Be a Healthy Woman: Gary Null on alternative treatments for depression

Be a Healthy Woman: Gary Null on alternative treatments for depression

April 22, 2009

Once again in our series of excerpts from Be a Healthy Woman!, Gary Null and Amy McDonald on some basic alternative treatments for depression:


Physical exercise is a key to lifting depression, especially when accompanied by a nutritious diet, meditation, and vitamin and mineral supplementation. According to Dr. William J. Goldwag, exercise is one of the most profound aids in the treatment of depression: “One of the major errors in the thinking of patients and therapists is the notion that in order to be active, you have to feel better. This is exactly contrary to our approach.

“We recommend that you do first, and the feeling comes later. In other words, you must do what you have to do regardless of how you feel. This aids in feeling better. You can’t wait until you feel good to do something, because in depression that may take days, weeks, months, or even years. You want to accelerate the process.”

Dr. Goldwag explains that people who exercise regularly will have days when they just don’t feel like doing it. “That’s the way depressed people feel about everything. They just don’t feel like it. They don’t have the energy, the motivation, the stimulation to do even the ordinary things. When it’s severe, you may not even have the will or desire to get out of bed in the morning.

“The exercise may consist of very, very simple things, such as just getting out and walking, getting up and doing some simple movements, some mild calisthenics, any kind of physical movement that gets the body in action. For some people just getting out of bed and getting dressed is a big accomplishment. That may be the first step.”

Exercise has many benefits. Dr. Goldwag adds, “Even doing a little bit of exercise will make you feel more energized later on. Finishing an exercise routine, even one that’s fatiguing, after a brief period of rest will give you a feeling of revitalization, energy, and a psychological feeling of accomplishment. It gives a feeling of ‘I’ve done it. It’s completed.’”

Yoga and Meditation

Dr. Michele Galante, a complementary physician in Suffern, New York, overcame depression in adolescence by learning how to center energy with yoga and meditation.

“When I was in my late teens, I went through a period of depression where my energy was low. My whole being was unhappy. My parents and others I loved thought I should try seeing a psychiatrist for a while. I went a few times, but that wasn’t satisfying to me. I thought nutrition might help, so I started drinking raw vegetable juices and became a vegetarian. I started eating to detoxify myself and to get myself back to feeling stronger again.

“Then I got into meditation and kundalini yoga. I learned about energy centers and started to learn how inner energy flows through the system. I began to sense blockages and to identify emotions and limiting thoughts that were holding me back. Through practice, I was able to center energy into the emotional center in the chest and abdomen, where stabilizing rootedness can occur. That started to awaken inner energies and to strengthen me.”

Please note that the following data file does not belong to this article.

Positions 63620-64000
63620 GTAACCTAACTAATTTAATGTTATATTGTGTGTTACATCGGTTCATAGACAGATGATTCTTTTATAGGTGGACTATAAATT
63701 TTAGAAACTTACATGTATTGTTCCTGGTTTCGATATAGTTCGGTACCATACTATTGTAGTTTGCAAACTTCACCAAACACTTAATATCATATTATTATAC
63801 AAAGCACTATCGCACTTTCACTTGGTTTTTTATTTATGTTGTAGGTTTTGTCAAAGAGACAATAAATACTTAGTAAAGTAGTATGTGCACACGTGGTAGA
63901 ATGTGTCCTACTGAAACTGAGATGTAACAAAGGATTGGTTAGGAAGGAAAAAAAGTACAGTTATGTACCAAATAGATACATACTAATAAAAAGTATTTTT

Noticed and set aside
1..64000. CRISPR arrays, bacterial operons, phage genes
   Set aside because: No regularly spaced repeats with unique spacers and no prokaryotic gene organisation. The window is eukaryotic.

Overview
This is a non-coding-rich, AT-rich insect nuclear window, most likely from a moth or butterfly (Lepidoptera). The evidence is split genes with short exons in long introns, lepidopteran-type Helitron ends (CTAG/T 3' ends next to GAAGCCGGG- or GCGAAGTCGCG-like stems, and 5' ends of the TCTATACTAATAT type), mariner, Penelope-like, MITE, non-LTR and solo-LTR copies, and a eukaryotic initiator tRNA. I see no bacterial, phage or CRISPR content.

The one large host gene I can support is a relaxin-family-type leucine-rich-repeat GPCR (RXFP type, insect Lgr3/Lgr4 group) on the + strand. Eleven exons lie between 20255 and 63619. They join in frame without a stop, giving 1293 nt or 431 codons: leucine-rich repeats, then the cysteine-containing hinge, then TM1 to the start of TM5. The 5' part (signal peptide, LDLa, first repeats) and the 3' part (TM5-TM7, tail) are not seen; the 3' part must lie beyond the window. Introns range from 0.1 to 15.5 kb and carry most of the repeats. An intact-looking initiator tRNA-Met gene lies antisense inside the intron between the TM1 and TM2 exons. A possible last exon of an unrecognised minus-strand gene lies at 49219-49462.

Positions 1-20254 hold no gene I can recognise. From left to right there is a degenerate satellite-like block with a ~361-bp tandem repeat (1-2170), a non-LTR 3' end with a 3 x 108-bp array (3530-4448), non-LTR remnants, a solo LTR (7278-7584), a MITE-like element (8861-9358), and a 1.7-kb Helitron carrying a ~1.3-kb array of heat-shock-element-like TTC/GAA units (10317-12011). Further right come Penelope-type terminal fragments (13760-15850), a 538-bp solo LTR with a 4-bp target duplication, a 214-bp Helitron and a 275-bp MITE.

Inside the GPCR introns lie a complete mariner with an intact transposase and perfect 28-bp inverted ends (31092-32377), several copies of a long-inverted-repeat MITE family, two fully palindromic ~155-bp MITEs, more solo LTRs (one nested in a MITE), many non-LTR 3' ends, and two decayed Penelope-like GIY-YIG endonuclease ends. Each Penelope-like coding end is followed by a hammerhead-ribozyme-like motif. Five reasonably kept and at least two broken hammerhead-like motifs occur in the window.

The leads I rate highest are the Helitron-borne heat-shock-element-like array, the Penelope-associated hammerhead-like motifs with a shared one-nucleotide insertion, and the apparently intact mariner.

Dr. Galante says that depression is not limited to the mind. “The important thing is to not get too hung up in the head, where we have all these conflicts. Our center is the lower abdomen, where a baby grows in a woman. The Japanese call this the hara. In Zen we concentrate the mind and the whole being there. That’s the hub of the wheel. The mind can be clearer when you do that, and you don’t get hung up living in the realm of thought.

“Set aside ten to twenty minutes daily to quiet the mind, let tensions drain, open up, and resonate with the environment. Everyone does it in a different way. You can do it with meditation or biofeedback. You can do it with music, yoga, a hobby, it doesn’t matter what. Anything that takes you to a creative, quiet place and allows you to recharge. Learn to take the time to express your inner needs.

“I like to ask my patients the question, ‘Why do we have a physical body?’ My answer is always that we exist as a physical entity to carry around our minds and our hearts, in a sense our spirits, so that we can fulfill ourselves. We can then learn and grow and do what we need to do in life. We are nothing without our emotions. Yet we neglect and suppress our feelings. We don’t consider nourishing ourselves in a spiritual way. We need some sort of daily practice.”

Dr. Galante adds, “We have a lot of outward pressures. We have rules made by corporations that are fulfilling needs for profits and ruining resources. There is a huge lack of wisdom across the board. The only thing that can make you happy is looking inward. Bring your mind and energies inside. Sometimes, when you start out, all you see is unhappiness and tension. But if you keep at it, sitting down, breathing quietly, not moving, and slowly bringing the mind inside, you will start to feel a sense of peace, relaxation, and buoyancy. That is recharging your battery. That is the most profound thing you can do to bring your energy up.”

For more information on alternative treatments for common ailments, check out Gary Null and Amy McDonald’s Be a Healthy Woman!, now available directly from Seven Stories.

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